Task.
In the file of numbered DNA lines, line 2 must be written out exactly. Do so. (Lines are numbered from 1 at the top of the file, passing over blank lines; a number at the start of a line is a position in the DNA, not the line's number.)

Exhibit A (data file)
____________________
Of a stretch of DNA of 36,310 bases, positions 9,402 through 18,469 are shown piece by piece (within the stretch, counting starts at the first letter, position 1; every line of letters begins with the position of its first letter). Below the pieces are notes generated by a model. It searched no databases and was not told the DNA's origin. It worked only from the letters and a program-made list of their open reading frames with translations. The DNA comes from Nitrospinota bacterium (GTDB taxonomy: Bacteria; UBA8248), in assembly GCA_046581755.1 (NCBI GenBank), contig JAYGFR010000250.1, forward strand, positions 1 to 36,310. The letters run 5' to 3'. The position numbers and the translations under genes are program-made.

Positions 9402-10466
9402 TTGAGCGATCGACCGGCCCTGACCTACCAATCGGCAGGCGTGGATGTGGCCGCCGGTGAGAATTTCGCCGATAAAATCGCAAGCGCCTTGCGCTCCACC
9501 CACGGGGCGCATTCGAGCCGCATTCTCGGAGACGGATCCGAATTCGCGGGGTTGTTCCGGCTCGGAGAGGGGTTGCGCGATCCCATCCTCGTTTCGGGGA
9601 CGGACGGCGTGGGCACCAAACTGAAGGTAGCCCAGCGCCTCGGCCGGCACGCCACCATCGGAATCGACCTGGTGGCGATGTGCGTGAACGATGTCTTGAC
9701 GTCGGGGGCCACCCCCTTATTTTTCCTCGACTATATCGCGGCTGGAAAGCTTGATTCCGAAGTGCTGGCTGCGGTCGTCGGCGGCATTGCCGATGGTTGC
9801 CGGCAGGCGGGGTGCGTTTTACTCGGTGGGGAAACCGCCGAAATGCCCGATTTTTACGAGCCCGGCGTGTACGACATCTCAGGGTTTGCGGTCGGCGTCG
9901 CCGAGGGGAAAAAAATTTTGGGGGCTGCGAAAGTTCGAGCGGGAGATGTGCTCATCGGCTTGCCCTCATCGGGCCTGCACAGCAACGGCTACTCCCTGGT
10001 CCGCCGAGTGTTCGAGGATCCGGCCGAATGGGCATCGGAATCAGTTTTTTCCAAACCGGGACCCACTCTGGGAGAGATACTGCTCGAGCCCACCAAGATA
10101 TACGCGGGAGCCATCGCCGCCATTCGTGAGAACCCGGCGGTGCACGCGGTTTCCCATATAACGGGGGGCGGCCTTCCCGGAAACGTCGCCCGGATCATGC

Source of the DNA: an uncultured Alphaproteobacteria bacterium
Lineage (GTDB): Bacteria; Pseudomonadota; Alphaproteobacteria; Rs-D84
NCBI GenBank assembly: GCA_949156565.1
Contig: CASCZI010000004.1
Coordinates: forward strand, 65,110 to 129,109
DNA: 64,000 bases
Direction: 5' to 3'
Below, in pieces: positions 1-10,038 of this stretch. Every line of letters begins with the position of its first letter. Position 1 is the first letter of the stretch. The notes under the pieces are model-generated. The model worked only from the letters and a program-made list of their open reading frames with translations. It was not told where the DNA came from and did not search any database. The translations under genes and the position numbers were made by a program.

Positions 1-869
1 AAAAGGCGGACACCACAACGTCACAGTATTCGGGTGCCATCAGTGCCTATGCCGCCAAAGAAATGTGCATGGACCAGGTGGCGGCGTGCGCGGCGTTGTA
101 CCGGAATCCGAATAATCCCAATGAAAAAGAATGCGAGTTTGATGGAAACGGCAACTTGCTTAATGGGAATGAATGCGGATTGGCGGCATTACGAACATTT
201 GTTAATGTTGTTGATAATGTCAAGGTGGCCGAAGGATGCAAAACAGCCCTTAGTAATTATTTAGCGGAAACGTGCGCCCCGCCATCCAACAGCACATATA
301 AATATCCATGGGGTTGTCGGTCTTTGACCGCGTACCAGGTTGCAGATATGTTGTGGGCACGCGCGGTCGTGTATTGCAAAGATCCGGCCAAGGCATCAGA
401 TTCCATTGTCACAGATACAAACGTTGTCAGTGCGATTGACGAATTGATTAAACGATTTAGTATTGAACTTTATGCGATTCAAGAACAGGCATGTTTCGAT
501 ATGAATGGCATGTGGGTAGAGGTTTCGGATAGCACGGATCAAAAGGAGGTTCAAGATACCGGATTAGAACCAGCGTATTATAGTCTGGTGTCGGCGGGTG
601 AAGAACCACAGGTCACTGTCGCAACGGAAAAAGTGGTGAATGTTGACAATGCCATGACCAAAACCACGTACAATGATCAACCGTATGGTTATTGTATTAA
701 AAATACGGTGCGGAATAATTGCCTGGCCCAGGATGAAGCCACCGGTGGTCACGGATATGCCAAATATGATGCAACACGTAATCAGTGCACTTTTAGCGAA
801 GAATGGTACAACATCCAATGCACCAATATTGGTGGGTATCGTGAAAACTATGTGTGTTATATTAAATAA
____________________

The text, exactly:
Positions 9402-10466